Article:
By Will Greene
You will be hard pressed to find five individuals more important to the future of Arizona than the five members of the Arizona Corporation Commission (ACC). Two new Commissioners took the oath of office yesterday, Susan Bitter-Smith and Bob Burns, while Commissioner Bob Stump took his oath for a second time and was subsequently elected by his peers to chair the Commission for the next two years (chairs serve two year terms, I apologize for confusion regarding that point in a previous post). The new Commissioners join former chair Gary Pierce and Commissioner Brenda Burns. All are Republicans. You can find video of the inauguration ceremony here.
The ACC regulates Arizona’s monopoly utilities, approving or denying rate changes, energy resource plans, utility power plant deals, and setting incentives for renewable energy through the Renewable Energy Standard (RES) program. The board also regulates investment deals advised by its securities division and handles pipeline/railroad safety, and the creation of corporations. Decisions made by the ACC at monthly open meetings set the direction for Arizona’s energy future, and therefore its environmental and (to a significant degree) economic future.
Commissioner Bitter-Smith provided perhaps the only glimmer of hope for clean energy advocates during the event, making a nod to Governor Brewer’s support for Arizona’s solar industry stating that solar is “a part of our energy portfolio that is so important.”
In his first speech as chair, Chairman Stump delivered an eloquent address to the energy lobbyists, ACC staff, elected dignitaries, and citizens that were in the audience at the ACC’s flagship office at the state capitol in Phoenix. The new chair’s speech stressed gradualism in ratemaking, prudence in decision-making, and a commitment to a diversity of energy sources.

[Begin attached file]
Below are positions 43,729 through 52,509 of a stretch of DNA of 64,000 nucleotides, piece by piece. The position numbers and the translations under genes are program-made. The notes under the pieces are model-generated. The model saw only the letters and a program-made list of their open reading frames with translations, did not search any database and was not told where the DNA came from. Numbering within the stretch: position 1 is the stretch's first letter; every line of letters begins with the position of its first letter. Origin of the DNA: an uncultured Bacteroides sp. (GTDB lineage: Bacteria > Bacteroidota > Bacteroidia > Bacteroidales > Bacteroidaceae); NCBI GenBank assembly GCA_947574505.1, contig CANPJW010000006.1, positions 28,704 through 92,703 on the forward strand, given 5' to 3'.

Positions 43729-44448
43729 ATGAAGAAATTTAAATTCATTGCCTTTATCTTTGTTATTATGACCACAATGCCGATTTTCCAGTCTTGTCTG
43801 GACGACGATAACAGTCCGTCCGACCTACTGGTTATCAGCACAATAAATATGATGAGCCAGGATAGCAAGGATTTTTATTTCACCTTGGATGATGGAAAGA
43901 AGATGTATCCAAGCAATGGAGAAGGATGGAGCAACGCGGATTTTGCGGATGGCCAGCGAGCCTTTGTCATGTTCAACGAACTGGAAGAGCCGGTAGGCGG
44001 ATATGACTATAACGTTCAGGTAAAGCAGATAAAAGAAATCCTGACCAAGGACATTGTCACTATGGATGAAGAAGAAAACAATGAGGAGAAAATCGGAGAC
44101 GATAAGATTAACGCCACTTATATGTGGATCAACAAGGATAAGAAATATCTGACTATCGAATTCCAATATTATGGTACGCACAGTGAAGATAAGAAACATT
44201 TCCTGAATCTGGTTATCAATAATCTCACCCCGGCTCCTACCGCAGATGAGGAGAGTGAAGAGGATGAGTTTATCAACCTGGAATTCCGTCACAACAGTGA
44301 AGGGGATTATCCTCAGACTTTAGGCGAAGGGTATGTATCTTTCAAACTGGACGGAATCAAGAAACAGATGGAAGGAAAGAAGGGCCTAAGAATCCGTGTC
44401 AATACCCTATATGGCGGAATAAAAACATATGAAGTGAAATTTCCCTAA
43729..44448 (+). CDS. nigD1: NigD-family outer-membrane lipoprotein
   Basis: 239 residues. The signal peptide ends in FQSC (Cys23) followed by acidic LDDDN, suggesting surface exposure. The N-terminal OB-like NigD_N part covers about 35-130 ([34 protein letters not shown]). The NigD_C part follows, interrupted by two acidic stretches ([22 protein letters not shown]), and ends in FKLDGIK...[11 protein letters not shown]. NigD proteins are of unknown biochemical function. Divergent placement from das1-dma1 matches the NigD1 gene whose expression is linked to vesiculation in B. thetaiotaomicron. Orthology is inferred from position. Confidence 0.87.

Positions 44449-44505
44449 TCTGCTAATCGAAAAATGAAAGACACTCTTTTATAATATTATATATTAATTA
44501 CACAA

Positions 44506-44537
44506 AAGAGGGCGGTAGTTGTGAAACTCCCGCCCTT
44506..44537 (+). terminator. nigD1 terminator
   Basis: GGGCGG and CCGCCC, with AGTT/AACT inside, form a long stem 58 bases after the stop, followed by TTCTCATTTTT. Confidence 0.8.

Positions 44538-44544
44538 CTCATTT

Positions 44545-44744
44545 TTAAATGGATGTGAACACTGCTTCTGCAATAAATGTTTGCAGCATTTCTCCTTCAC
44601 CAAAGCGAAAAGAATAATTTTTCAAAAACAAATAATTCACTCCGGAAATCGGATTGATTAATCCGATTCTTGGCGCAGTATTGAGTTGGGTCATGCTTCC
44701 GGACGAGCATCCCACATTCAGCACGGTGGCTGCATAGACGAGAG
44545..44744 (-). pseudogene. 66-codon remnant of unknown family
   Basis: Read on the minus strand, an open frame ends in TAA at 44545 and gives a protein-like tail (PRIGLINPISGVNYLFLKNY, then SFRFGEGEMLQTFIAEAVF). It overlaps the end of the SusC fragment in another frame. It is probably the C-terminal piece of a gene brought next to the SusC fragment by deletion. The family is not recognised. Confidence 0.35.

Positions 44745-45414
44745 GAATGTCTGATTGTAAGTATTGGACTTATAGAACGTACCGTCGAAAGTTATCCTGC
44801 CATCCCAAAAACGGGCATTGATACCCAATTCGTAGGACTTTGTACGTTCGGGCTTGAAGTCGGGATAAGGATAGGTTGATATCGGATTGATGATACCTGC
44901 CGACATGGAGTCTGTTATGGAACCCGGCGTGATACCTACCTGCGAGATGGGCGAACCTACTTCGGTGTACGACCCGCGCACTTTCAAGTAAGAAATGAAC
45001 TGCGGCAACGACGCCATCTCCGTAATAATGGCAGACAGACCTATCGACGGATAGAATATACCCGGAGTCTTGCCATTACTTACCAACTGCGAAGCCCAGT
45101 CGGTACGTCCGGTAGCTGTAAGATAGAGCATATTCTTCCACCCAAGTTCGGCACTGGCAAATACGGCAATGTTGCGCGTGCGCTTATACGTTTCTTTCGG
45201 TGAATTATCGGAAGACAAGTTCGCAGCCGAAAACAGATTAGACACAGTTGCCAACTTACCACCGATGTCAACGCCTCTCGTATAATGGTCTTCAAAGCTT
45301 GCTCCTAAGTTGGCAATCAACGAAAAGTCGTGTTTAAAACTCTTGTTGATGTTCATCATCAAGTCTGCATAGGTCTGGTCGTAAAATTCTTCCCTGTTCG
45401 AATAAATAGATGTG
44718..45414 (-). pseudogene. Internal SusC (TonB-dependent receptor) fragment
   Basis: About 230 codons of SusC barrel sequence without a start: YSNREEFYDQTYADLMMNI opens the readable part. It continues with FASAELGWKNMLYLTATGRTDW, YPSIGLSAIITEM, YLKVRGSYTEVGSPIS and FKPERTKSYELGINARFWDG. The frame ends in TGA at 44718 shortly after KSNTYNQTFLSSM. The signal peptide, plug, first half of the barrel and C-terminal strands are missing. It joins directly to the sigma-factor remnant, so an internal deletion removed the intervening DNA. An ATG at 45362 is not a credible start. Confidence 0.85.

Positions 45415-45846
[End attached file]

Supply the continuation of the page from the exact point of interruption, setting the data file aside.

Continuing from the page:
In the most telling portion of the speech and a clear reference to the ACC’s vital role in incentivizing renewable energy, Chairman Stump stated, “I am a betting man, so to speak, but I don’t bet recklessly. And I don’t bet with other people’s money. And that’s why I refuse to bet on, or cheerlead for any one form of technology.”
This jab at solar energy proponents ignores the fact that the RES program, passed by an all-Republican Commission in 2006, was not designed to support any particular technology. Instead, the wildly popular and successful incentive program was intended to begin weaning the state off fossil-based forms of energy (which are primarily imported and pollute) and onto a whole host of renewable energy options. An important aspect of the RES program is the leeway granted to the utilities to choose whichever renewable energy option most efficiently fulfills their RES requirements, whether it be solar pv, solar thermal, wind, geothermal, among other sources (the utilities often choose solar energy due to Arizona's unique solar resource). Chairman Stump’s inference that the ACC must reject picking and choosing energy sources is a straw-man argument, falsely inferring that those who support the RES are heavy-handed regulators, when their intention instead was to prepare Arizona for a future less dependant on imported, expensive, and polluting forms of energy.
Putting aside veiled slaps at Arizona’s solar future, all who care about our state should wish the new Commission luck as they weigh through the complicated issues that will arise at the ACC the next two years. I will keep you updated here on Blog for Arizona.